Melancon wastes Blach's gem, Giants fall to Padres in 12 on Myers' homer

Melancon wastes Blach's gem, Giants fall to Padres in 12 on Myers' homer


SAN FRANCISCO -- With a timely swing in the 12th inning, Wil Myers turned his frustrating day into a fantastic one.

Myers hit a three-run homer in the top of the 12th to send the San Diego Padres past the San Francisco Giants 5-2 on Sunday.

His seventh home run and second in two games came on a 1-0 fastball from reliever George Kontos (0-2). Cory Spangenberg singled against Kontos leading off the inning, and Erick Aybar singled two batters later.

Myers was hitless in his five previous at-bats.

"I had some tough pitches. I thought they pitched me very well in my first five, but I felt really good," he said. "I was just looking for that one mistake and I was able to get it in that last at-bat."

Hector Sanchez, who played parts of five seasons with the Giants, socked a pinch-hit, two-run homer off San Francisco closer Mark Melancon in the ninth to send the game to extra innings.

Sanchez turned on a 1-1 cut fastball over the heart of the plate for his first home run of the season and third career pinch-hit homer. It was the Padres' first pinch-hit drive in the ninth inning or later to tie a game since Adrian Gonzalez connected against Arizona on Sept. 16, 2009.

Melancon's flop followed a full meltdown by the Giants' bullpen Saturday, when the Padres tagged San Francisco relievers for 11 runs in three innings of a 12-4 win that included Myers' three-run homer.

"I felt really good about the fight to the end," Padres manager Andy Green said.

It was Melancon's second blown save in seven chances.

Sanchez represented the tying run after shortstop Eduardo Nunez booted Luis Sardinas' leadoff grounder for an error.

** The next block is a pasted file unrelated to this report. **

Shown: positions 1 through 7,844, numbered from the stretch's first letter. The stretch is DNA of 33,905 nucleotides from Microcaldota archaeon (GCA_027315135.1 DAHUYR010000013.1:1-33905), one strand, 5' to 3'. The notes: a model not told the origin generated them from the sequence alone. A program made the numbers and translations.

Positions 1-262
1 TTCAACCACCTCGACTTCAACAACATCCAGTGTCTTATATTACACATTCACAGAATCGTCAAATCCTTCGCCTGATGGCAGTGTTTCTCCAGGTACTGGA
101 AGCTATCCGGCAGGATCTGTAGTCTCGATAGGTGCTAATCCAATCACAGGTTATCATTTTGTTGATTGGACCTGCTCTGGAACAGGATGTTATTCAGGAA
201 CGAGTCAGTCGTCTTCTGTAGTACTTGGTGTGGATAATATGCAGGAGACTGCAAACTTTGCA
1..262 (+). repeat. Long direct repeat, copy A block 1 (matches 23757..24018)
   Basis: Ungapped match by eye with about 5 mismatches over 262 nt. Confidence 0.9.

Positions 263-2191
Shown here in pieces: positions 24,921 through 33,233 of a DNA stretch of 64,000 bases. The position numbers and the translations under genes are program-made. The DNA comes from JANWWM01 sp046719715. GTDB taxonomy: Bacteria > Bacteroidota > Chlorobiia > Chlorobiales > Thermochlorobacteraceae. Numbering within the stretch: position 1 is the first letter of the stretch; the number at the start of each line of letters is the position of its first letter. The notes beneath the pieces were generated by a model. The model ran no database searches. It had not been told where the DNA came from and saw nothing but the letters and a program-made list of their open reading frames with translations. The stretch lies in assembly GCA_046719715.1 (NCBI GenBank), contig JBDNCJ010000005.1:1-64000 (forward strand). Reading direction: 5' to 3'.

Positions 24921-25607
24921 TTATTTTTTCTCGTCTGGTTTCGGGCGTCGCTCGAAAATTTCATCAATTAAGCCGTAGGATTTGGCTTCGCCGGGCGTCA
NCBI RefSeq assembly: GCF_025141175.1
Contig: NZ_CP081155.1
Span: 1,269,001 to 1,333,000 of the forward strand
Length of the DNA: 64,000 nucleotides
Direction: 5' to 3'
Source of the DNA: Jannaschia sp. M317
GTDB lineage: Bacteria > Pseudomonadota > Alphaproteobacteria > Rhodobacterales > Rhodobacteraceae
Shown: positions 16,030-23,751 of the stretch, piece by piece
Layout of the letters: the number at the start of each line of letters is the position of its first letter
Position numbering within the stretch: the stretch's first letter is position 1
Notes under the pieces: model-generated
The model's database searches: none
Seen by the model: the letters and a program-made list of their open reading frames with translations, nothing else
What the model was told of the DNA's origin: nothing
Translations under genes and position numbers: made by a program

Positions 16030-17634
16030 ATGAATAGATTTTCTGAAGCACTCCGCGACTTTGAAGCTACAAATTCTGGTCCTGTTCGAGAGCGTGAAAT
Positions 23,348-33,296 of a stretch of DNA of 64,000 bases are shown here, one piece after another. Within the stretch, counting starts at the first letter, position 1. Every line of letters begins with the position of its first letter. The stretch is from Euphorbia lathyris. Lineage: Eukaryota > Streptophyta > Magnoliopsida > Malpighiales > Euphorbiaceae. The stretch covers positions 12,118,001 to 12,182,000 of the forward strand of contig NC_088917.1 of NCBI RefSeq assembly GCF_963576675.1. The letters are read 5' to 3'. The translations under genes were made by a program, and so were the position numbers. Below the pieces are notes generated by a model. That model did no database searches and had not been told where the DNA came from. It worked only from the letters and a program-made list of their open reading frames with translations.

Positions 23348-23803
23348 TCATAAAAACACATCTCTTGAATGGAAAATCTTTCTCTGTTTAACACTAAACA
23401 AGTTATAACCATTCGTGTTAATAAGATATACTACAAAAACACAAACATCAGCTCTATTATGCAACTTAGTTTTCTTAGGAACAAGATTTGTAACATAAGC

Ryan Buchter (2-1) pitched two shutout innings for the Padres. Jose Torres worked a scoreless 12th for his first save.

Giants starter Ty Blach pitched seven innings of three-hit ball, retiring 10 of his last 11 batters in his second start for San Francisco since taking injured ace Madison Bumgarner's spot in the rotation. Bumgarner is expected to miss three months with a separated left (pitching) shoulder he sustained in a dirt-bike crash.

Padres starter Clayton Richard gave up two runs in 5 1/3 innings of six-hit ball.

The Padres have won 12 of 16 games against the Giants dating to last season.

San Francisco (9-17) has the National League's worst record and is 39-59 since going into last year's All-Star break 24 games over .500 with the best record in the majors.

"We better start panicking," Melancon said about the Giants' awful April. "If we don't get our act together, it's going to be ugly. There's too many good teams out there ready to go after us. This energy level needs to get going. We need to pick up our play, throw quality strikes. We need to figure it out."

Padres: RHP Jarred Cosart, on the disabled list with a hamstring injury, tentatively plans to pitch for Class A Lake Elsinore on a rehab assignment Tuesday, Green said. Cosart will throw three innings or about 45-50 pitches.